Thanks for stopping by!

Wednesday, June 19, 2013


Welcome. This is a small blog hop to raise money for pet charities. For every comment, I will donate $2 to our local rescue group, Parker Paws Now, it’s all about our dog.

We adopted our sweet ShihTzu, Webster, from the ShihTzu-Llasa Apso Rescue Society. We don’t know how old Webster is, but the rescue people thought he was about three when we adopted him. He was found at the ER drive of a human hospital, severely wounded from an attack by a large dog. In fact, he was so injured that he was almost put down. That would have been a terrible shame, because he is such a sweet, loving, and obedient little guy.

Webster the Amazing Wonder Dog
When We First Adopted Him

ShihTzus are mostly one-person dogs, although he appears to consider both Hero and me his people. He was supposed to be mine, but he immediately bonded with Hero. I mean, Webster adores the man. (So do I, of course.) Webster also enjoys Darling Daughter 2. She sometimes brings her small dog for play dates with Webster. But Darling Daughter 1 has large dogs, so Webster does not enjoy her visits. He's afraid of large dogs, which, considering the injury that almost cost his life, is understandable.

Webster is happiest when he is in bed with Hero and me so he can snooze between our feet or against one of us. One funny thing he does is talk in his sleep. Yes, he sometimes yips, but he also mutters. His mutterings sound almost like words. It's as if in his sleep, he is having a conversation in human form.  He also makes theses same sounds for Darling Daughter 2 when she pets him, but not for anyone else. 

Webster hates riding in the car, but tolerates it to humor us. Unless there is bad weather, and then I have to hold him. He doesn’t mind storms at home, so it must just be the sound of rain on the metal car that terrifies him. We purchased him a fancy shmancy car dog bed because we thought his dislike of the car might be that he gets car sick. We read that if dogs can see out, they don’t get car sick. Nope, that’s not it. He prefers to ride on the seat if he has to be in the car. But he gives us that "Do I have to?" look.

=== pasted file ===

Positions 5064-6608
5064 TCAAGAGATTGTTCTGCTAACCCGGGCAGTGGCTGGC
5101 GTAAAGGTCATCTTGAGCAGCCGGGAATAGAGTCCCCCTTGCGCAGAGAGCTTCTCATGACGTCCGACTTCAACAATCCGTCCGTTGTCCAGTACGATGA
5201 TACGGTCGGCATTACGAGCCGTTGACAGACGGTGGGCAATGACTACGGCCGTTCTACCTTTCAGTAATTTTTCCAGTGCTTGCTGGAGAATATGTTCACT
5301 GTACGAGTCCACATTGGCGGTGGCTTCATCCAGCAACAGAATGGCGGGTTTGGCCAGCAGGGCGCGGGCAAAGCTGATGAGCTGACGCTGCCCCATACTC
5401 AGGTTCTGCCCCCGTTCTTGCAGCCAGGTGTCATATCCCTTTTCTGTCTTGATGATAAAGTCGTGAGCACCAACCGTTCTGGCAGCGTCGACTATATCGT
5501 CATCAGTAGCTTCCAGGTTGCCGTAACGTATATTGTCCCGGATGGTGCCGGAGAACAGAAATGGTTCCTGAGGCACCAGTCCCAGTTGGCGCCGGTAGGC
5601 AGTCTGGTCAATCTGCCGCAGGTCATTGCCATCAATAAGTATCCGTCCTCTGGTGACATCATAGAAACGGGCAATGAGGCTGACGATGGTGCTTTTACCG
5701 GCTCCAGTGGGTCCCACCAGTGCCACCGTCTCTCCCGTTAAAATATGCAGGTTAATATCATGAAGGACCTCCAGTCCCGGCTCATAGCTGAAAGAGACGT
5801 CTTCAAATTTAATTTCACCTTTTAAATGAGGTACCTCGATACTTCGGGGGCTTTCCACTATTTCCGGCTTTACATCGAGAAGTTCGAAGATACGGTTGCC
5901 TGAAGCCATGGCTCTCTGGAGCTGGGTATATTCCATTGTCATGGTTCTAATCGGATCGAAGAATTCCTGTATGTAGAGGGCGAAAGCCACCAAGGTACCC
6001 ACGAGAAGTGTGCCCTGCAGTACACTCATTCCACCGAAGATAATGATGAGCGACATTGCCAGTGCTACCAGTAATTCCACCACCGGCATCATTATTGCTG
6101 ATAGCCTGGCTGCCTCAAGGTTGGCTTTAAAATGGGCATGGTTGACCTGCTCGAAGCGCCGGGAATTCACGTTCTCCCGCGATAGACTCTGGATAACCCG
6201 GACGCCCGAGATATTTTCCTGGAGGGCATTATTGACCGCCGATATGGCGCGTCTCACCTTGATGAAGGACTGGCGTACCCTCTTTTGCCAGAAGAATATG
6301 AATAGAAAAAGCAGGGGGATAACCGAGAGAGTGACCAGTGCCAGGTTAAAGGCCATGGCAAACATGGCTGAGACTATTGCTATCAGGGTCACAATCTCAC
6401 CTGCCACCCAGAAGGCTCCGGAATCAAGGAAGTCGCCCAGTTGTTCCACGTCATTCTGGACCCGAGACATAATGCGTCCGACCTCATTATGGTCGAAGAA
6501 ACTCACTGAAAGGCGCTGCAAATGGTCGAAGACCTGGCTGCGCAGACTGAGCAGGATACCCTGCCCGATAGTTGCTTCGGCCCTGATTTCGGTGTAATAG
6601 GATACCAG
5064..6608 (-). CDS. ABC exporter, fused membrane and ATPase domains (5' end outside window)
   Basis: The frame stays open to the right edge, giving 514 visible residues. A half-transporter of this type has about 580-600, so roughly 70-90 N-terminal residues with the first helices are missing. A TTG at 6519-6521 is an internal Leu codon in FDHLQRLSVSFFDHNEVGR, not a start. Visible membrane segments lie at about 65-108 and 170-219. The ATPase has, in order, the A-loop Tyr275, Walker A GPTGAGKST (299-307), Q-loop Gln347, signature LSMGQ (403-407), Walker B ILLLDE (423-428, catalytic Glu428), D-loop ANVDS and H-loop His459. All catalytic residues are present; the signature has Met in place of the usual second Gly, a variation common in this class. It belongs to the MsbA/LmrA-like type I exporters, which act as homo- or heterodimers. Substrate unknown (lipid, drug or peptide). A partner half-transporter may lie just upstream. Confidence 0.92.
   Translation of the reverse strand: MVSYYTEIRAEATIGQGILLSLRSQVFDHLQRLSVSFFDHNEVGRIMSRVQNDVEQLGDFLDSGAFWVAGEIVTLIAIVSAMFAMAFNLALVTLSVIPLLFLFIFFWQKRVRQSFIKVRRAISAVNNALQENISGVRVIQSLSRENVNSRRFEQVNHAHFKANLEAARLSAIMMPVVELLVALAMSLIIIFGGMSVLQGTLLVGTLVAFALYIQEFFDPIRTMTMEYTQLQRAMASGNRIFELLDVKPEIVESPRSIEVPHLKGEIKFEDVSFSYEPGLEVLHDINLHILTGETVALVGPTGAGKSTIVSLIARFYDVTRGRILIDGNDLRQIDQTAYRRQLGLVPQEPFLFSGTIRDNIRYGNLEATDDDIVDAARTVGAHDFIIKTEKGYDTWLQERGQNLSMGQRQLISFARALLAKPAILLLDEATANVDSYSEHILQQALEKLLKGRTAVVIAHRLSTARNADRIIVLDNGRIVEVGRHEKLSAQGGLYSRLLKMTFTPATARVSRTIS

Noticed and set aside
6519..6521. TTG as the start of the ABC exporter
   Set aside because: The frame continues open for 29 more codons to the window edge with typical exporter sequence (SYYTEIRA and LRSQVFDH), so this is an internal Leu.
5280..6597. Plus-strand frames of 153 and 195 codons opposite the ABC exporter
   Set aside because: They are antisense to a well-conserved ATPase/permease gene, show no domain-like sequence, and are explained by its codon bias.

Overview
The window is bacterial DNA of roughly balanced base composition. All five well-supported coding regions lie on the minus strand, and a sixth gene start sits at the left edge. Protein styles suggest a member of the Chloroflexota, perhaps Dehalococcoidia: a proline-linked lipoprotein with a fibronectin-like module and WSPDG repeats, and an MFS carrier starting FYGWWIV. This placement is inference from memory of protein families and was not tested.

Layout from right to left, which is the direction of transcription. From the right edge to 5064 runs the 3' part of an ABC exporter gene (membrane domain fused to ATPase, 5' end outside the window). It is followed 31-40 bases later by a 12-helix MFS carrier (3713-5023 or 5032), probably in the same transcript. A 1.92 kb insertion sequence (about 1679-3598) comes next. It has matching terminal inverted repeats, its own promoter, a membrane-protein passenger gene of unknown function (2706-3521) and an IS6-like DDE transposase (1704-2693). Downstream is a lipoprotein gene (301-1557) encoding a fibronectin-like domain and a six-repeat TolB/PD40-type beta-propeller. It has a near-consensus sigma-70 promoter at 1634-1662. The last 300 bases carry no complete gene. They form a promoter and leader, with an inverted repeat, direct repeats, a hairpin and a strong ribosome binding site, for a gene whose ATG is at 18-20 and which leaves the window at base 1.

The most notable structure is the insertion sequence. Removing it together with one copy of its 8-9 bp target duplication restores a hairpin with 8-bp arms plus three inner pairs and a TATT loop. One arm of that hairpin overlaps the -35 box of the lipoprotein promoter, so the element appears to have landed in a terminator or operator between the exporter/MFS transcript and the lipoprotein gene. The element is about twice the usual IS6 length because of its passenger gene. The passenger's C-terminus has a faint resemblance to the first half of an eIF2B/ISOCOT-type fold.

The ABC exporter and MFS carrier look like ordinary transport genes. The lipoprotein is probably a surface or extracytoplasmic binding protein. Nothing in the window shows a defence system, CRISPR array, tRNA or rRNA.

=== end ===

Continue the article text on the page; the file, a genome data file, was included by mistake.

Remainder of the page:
When we’re at home, Webster barks once if someone comes to the door. If we are traveling, though, he doesn’t bark inside the hotel room. He was very well trained when we adopted him. I’m sure someone was extremely sorry to lose him. He is so friendly, that if a gate was left open, he would just trot off to investigate, so we suspect something like that happened. Who knows? We’re just happy he’s part of our family now.

A few cautionary words to pet owners:
Have your pet chipped.
Don’t your pet them run loose.
Don’t tie or chain a pet in your yard.
Make sure pets are inside in hot or cold weather.
Make sure there is plenty of water and shelter when they are outside.     

Thanks for stopping by!

Monday, June 17, 2013


by Gail Barrett



Cold-case detective Parker McCall has spent fifteen years trying to solve his brother’s murder.  Now a chance photo of the killer in the newspaper sets him hard on the woman’s trail.  A former teenaged runaway, reclusive, award-winning photojournalist B.K. Elliot chronicles the harsh reality of life on the streets -- until a photo in the paper reveals her identity, blowing the lid off her secret past.  With a powerful murderer now dogging her heels, and her police officer step-father determined to silence her permanently, the last person she can afford to trust is a cop.  So why does sexy police detective Parker McCall tempt her to break her silence and resurrect ideals she’d lost years ago?  As danger closes in, and with more than her own life at stake, Brynn must decide if the duty-bound cop will betray her...or heal her battered heart.